An American’s View of the Coronation

The coronation of King Charles III was a stirring spectacle. I watched only a few of the more elaborate bits—some climactic moments in Westminster Abbey, some of the procession up the soldier-lined Mall in that nifty golden carriage, the King’s recognition of the troops assembled in the garden behind Buck House

As an Anglophile, I appreciated the pageantry. No one does it better than the Brits. They manage to make ostentation tasteful and regal display humane and welcoming. It’s impressive without being forbidding. I am an American democrat of Madisonian inclination, but I harbor fond feelings about the British monarchy. I enjoy the ceremony and heartily approve of this affirmation of “the rich tapestry of our island story.” 

Nevertheless, I came away with an impression of something bittersweet, not to say melancholy. As a performance, the coronation was thrilling. As a reality? I am not so sure. I fear there was something posthumous about the production. 

To date, Charles has acted with greater dignity and discretion than I would have predicted. His Christmas address to the nation was pitch-perfect. And he seems to be soft-pedaling some of his woke enthusiasms about “climate change” and the like. All that augurs well for the future of his reign—if “reign” is the correct word for the ceremonial bureaucracy of a man who assumed the throne at the end of his 73rd year.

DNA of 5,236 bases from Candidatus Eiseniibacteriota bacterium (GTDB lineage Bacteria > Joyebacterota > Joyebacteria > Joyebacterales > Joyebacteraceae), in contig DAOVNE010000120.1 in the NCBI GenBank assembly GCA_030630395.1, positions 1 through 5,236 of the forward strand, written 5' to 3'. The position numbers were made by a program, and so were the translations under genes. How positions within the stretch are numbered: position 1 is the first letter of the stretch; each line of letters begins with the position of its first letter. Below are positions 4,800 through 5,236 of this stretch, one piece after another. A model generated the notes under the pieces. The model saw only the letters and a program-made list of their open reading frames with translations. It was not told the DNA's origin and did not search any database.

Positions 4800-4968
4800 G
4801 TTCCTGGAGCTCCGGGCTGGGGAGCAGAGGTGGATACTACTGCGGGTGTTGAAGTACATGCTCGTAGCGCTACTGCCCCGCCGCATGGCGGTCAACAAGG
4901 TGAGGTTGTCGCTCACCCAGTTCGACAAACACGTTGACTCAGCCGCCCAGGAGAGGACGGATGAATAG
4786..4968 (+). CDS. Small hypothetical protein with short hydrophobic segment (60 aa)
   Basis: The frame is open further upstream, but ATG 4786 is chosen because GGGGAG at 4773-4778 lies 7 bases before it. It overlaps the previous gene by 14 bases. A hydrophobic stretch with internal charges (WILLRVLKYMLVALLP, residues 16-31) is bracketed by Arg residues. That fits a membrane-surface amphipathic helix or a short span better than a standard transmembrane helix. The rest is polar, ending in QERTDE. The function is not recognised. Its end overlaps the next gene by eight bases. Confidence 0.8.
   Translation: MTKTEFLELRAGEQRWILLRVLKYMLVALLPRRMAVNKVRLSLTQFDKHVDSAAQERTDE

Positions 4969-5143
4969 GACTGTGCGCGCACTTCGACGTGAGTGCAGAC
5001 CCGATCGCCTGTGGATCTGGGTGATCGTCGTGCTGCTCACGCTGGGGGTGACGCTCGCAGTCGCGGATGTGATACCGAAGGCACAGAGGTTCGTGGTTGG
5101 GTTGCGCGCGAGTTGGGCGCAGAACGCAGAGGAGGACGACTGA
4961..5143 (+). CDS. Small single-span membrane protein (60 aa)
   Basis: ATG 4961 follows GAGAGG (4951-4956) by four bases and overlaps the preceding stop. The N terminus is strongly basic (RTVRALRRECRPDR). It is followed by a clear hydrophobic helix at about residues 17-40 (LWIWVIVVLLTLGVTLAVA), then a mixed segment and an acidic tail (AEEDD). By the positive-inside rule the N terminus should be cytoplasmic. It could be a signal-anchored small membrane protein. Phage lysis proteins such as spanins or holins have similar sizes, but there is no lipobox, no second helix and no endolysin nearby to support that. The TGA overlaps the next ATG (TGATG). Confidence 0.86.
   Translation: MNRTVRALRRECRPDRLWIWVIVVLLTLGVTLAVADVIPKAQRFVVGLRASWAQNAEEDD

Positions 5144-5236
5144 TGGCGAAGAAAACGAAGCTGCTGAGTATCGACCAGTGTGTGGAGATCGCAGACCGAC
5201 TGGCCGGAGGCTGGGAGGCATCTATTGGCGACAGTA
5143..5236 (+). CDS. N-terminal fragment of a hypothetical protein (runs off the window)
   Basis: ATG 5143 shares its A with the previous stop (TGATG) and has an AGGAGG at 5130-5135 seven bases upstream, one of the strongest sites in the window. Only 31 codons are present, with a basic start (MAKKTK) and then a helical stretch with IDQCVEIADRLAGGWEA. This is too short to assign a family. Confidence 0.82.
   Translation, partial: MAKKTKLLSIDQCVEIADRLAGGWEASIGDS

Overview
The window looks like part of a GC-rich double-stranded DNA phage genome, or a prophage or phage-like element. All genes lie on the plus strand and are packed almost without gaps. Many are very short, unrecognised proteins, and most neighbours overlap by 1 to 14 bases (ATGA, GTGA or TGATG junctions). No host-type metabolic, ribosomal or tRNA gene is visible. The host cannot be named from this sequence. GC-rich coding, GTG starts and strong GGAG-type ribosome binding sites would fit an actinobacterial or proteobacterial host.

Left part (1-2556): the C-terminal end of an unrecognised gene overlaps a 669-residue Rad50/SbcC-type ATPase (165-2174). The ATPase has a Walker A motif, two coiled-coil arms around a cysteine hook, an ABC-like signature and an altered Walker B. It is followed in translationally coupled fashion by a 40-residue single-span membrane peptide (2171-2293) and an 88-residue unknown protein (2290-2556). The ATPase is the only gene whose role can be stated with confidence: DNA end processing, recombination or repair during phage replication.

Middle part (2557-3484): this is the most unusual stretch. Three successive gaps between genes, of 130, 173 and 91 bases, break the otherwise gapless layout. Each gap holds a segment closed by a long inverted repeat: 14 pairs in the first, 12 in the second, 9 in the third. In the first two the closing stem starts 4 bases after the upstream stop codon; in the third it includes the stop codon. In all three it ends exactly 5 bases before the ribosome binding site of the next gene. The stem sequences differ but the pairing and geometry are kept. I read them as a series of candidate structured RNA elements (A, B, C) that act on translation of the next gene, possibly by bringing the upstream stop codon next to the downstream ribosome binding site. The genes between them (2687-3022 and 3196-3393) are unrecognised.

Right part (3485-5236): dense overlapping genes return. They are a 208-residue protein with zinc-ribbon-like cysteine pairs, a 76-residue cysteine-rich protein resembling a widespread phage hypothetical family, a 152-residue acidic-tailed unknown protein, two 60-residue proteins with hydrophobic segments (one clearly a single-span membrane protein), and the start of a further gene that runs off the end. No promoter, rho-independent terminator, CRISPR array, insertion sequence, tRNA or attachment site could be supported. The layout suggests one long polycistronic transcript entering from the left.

The Crown’s real estate is intact. So are the family jewels and haberdashery (the ermine fringed robes that he and Queen Camilla modeled were especially striking). 

But that may be the extent of his domain. Perhaps one should resist the temptation to peek behind the curtain. The English essayist Walter Bagehot, writing in the 1870s, was right. “Above all things our royalty is to be reverenced,” Bagehot wrote, “and if you begin to poke about it, you cannot reverence it. . . . Its mystery is its life. We must not let in daylight upon magic.”

But that is not the whole story. The coronation was big—well, not big news, exactly, but undeniably it was a big story. Why? Why did thousands of Brits throng the streets to behold their king? Why did millions across the world tune in to watch the spectacle? For the same reason they might tune in to watch a big sporting contest or a celebrity funeral?